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  1. #1
    Silver Member
    Join Date
    Jul 2000
    Posts
    191
    Location
    Eastern Kentucky

    Default Husky Fix

    I bought a Husky 350 last wood season when my old homelite played out. I noticed I had problems starting it when I was flooring a bridge in the early summer. I was trying to cut up some telephone poles for fence posts a week ago and the thing wouldn't start. It rained out the fencing project and I went to the lake for a few days. I borrowed the bro in-laws and cut enough to keep me in some work.

    Anyway I played around with it today and found that the fuel line where it came from the tank and to the carb. was crackedand leaking. I pulled enough line out to fit and re-attached. Pulled twice and it started. It almost became an anchor for the pontoon last week. Question what caused the fuel line break down and should I return it to the place where I got it and ask for a new line?


    Patrick

  2. #2
    Super Member ronjhall's Avatar
    Join Date
    Apr 2000
    Posts
    7,290
    Location
    SE Michigan, TX when its cold in MI.
    Tractor
    Kubota 2910 HST

    Default Re: Husky Fix

    Patrick
    The line may have been pinched during assembly.
    With a 2-stroke engine a hole in fuel line will allow carburetor to suck air. This can cause engine to run lean. I would take saw back to dealer and have him check it out engine for any damage.

  3. #3

    Default Re: Husky Fix

    2 summers ago all my 2 cycle engines started having problems running. The fuel lines were brittle and the primer bulbs cracked. While getting new fuel lines, I asked my small engine supplier what might cause that. He said high alcohol levels in the gas would. I quit buying that brand of gas and not had a problem since.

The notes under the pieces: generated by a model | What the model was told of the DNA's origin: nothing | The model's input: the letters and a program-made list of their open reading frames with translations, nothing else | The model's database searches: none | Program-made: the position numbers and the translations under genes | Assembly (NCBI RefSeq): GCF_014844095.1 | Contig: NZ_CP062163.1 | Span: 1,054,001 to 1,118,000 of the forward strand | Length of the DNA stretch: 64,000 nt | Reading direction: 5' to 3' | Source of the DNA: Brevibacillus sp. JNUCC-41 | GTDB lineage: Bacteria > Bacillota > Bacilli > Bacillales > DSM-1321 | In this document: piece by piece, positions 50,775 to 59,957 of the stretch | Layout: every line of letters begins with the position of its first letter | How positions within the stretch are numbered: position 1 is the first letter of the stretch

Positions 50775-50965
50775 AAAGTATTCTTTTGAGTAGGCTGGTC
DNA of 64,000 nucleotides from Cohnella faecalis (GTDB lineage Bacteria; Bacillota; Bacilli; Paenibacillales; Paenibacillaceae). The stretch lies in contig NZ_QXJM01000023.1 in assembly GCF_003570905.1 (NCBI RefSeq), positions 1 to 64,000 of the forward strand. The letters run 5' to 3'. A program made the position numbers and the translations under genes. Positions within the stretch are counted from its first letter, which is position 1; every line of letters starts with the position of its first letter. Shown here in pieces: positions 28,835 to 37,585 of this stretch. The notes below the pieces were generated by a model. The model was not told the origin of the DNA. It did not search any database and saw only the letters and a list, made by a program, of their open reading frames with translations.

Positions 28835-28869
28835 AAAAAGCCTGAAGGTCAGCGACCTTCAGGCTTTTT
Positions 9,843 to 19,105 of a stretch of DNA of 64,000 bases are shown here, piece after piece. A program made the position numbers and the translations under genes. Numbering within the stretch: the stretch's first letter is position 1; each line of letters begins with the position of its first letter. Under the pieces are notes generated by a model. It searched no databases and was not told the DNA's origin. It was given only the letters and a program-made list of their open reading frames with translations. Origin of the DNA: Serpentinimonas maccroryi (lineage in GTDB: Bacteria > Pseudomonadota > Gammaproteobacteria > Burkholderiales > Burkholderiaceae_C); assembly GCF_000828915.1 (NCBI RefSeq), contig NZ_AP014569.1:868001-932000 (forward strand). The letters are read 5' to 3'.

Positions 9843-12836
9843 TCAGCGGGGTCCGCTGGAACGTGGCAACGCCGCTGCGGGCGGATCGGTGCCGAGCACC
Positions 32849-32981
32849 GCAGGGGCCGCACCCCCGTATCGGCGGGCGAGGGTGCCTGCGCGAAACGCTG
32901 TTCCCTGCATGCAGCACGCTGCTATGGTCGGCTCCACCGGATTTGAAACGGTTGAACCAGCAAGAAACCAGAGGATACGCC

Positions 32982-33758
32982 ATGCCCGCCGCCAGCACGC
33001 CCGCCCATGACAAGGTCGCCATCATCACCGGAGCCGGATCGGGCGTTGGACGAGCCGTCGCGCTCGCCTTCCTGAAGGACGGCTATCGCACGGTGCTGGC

4. #4
    Silver Member MODiesel's Avatar
    Join Date
    Jul 2001
    Posts
    203
    Location
    Missouri, USA
    Tractor
    Kubota L5030HSTC

    Default Re: Husky Fix

    Answer -- Gas.Today's gasoline has about zero shelflife. Anybody who regularily deals with little 2-strokes will tell you to remix your gas on a weekly, or at most, bi-weekly basis. The additives and combinations the EPA now requires for emissions are fairly unstable, and a week of sitting in your garage quickly degrades them. I've even had batch batches of fuel right from the pump. When they degrade, you can end up with all sorts of wierd chemistry that not only degrades performance, but attacks plastics and rubbers.I run 2-cycle fuel fairly constant through the year -- all summer in the Shindaiwa trimmer, and all winter in my 2 Huskies and my brother-in-law's Stihl. We started using only premium fuel [burns cooler], and mixing it with either Husky or Stihl oil once a week, and they all start after 2 or 3 pulls, and run all day at WOT [the only way to run a 2-cycle].If you really want to learn the intracies of saws, chains and 2-cycles, spend some time over at the <A target="_blank" HREF=http://www.arboristsite.com>Arborist Site</A>. Look for John up in Canada, and Walt Galer, who worked for many years for Oregon chain. They've got more hours on saws than I could ever imagine, and I think Walt has forgot more about saws then we'll ever learn. Lots and lots of good info there, but the bottom line is I'd bet dollars to doughnuts that bad gas cracked your fuel line.Best Regards,Jay

  5. #5
    Silver Member
    Join Date
    Jul 2000
    Posts
    191
    Location
    Eastern Kentucky

    Default Re: Husky Fix

    I suspect that gas had something to do with it, especially since it had several cracks in the bend. Haven't had a chance to stop at the dealer but I did stop at another dealer to ask about a new gas line. He said he would have to oder one and I had to have the model number and information off the saw for the correct line

    I have been stuck at the lake for 2 days on a pontoon with a flat tire on the trailer. If it has tires make sure you own a spare! And make sure it is not dry rotted!

    Ron I didn't think about the damage to the engine I'll be sure to ask.

    Thanks,
    Patrick

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